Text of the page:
It is vital to protect your pet amphibians and reptiles from many health concerns such as:
- Nutritional Secondary Hyperparathyroidism or the metabolic bone disease that is caused due to lack of calcium and vitamin D3 to keep the bones strong
- Hypovitaminosis occurs due to low levels of vitamins present in the body, low vitamin D counts can result in bone diseases, and inadequate vitamin A can cause skin disorders, fatigue, and appetite loss
How to Gut Load Feeder Insects
Now comes the most critical part: how to gut load insects; feeding the pets with gut-loaded insects is imperative to make them fit and substantial. However, another area of concern is the optimal frequency and duration of gut loading.
Studies have shown that the feeder insects should be allowed to gorge on between 24 and 72 hours before feeding the insect to your pet. During this, you should let the gut-loaded feeder insects completely gobble down food when gut-loading and serve it to your pet before the insect passes the waste. It somewhat gives a window of 24 hours to gut load the feeder insect. You should maintain supplementation schedules to prevent overfeeding or underfeeding the insects with the quantity of vitamins and minerals.
Gut load food is broadly categorized as dry and wet. Wet food contains food that has moisture and will hydrate the feeder insects. Dry foods can be the grains and oats and even the supplemental powders of vitamins and calcium that are used to dust insects to attain complete nourishment
The carbohydrate-rich grains such as baby rice cereal, Wheat germ, and Alfalfa will help enrich them with the calorie quotient and raw materials essential for flourishing; a portion of oats and wheat will also equip them with fiber, while the fruits and vegetables will provide all sources of minerals and vitamins. It is also vital to make sure that the insects are hydrated. A dehydrated insect can dehydrate your pet animal too. To ensure that the feeder insects are hydrated, feed them fresh produce, hydration gels, and fresh water.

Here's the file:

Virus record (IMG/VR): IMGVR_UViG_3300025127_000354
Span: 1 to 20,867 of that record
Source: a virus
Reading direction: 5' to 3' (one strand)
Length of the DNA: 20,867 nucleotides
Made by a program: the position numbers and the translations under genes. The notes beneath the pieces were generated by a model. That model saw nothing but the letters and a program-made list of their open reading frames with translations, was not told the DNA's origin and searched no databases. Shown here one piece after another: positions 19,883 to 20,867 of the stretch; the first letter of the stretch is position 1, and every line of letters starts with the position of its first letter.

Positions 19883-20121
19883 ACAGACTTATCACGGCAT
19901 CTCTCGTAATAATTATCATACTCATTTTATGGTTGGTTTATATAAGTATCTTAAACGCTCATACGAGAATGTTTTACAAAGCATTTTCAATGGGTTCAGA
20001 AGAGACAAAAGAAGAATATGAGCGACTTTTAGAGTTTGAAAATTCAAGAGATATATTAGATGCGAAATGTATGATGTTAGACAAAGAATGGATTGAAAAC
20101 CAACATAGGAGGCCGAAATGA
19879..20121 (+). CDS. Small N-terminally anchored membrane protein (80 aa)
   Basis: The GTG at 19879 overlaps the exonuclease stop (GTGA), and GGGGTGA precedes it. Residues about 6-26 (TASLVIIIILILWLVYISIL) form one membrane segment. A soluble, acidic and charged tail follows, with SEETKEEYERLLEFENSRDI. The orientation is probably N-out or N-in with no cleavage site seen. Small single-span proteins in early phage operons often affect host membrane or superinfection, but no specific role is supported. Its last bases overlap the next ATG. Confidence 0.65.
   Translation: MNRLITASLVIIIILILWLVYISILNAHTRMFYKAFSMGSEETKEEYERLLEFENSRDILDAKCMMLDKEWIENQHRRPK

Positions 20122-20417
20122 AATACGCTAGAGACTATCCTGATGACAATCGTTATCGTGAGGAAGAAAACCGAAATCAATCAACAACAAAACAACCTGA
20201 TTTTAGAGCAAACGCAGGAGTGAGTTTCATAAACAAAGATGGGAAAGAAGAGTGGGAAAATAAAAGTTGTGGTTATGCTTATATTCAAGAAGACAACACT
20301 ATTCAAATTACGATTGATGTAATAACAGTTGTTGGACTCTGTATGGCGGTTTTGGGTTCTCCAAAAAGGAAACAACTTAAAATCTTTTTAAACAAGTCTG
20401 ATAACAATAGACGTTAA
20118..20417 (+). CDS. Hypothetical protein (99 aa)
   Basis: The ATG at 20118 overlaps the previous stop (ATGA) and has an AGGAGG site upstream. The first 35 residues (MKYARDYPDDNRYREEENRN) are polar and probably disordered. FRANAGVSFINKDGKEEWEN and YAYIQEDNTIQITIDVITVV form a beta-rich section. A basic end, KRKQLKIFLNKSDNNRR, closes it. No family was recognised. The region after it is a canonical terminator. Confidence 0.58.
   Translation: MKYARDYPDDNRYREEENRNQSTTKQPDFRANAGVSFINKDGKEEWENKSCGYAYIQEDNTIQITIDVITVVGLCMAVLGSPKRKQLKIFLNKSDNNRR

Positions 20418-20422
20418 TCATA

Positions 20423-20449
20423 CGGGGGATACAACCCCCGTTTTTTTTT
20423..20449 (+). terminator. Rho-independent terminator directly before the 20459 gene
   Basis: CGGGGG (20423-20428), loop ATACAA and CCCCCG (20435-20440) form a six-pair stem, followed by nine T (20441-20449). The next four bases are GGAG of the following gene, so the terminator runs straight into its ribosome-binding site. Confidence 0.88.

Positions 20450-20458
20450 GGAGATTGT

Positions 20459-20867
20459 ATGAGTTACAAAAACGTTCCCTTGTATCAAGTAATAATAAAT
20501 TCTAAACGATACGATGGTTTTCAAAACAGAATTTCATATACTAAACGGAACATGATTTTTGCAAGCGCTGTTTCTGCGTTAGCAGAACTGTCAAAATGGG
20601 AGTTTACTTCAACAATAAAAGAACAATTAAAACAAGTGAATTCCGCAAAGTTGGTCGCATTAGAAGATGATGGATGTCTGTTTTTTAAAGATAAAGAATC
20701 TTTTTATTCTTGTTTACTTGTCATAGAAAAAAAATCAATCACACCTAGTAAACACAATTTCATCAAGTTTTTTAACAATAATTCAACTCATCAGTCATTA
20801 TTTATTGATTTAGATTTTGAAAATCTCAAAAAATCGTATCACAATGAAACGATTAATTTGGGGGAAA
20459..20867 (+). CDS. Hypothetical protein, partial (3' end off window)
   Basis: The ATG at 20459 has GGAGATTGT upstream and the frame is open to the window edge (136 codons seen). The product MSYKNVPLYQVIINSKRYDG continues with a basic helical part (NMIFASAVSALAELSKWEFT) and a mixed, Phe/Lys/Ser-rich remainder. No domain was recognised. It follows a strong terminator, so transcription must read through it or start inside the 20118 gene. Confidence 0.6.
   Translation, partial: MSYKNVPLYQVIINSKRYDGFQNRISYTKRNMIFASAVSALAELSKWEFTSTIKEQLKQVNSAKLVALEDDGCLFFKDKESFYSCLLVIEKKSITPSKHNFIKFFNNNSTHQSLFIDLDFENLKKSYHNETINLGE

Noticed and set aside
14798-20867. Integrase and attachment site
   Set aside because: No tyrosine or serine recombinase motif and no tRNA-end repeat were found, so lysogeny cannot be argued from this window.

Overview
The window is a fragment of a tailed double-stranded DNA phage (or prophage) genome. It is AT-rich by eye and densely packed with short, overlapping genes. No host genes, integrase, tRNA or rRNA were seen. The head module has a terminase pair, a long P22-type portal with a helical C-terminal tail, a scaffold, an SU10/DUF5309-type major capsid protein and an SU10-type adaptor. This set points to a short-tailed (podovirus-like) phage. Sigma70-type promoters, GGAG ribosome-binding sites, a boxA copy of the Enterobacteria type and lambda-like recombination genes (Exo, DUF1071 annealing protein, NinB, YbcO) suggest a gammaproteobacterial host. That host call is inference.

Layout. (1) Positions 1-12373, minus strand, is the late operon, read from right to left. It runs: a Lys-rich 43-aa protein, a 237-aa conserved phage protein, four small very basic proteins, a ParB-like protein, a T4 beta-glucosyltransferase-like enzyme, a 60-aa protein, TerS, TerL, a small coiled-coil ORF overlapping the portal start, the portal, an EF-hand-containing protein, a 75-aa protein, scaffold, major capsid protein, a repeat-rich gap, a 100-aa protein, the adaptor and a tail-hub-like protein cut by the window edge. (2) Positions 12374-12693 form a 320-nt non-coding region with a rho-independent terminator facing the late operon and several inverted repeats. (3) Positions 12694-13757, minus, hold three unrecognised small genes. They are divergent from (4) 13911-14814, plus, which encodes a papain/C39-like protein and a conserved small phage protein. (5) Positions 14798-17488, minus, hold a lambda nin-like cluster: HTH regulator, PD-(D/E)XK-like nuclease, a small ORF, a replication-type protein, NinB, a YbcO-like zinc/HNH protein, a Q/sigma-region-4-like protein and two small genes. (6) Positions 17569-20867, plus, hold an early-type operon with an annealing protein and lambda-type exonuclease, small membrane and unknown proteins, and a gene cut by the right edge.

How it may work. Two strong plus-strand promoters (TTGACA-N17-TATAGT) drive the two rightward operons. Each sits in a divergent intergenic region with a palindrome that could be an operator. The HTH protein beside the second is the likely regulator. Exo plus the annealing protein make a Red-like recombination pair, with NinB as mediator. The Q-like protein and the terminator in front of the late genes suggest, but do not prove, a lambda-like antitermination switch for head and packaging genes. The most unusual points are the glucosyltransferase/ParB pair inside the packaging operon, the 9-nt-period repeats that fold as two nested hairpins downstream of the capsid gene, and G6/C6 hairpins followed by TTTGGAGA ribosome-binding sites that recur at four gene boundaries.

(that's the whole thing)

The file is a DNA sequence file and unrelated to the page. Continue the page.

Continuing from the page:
Fruits and vegetables are filled with water to boost hydration; oranges are specially provided for this particular reason. But be careful with the water content; too much moisture can rot the insects or drown them. Instead, add bright-colored food to your insects’ diet, including the greens such as collard greens, kale, mustard greens, romaine lettuce, and other bright-colored produce such as carrots, potatoes, apples, squash, and sweet potatoes. Once your feeder insects are engorged with nutritional value, serve them tempting to your pets. Being a reptile pet owner requires strict care and knowledge in taking care of your pet, but don’t worry, as you can find the compendium of pet care at Reptile Habitat.
Conclusion: Should You Be Gut-Loading Your Feeder Insects?
Overall, gut-loading your feeder insects is a great way to pass nutrients onto your pet reptile or amphibian. And in general, the process is rather simple and cheap. If you’re worried that your pet isn’t getting all the proper nutrition they need, then we would highly recommend trying gut-loading.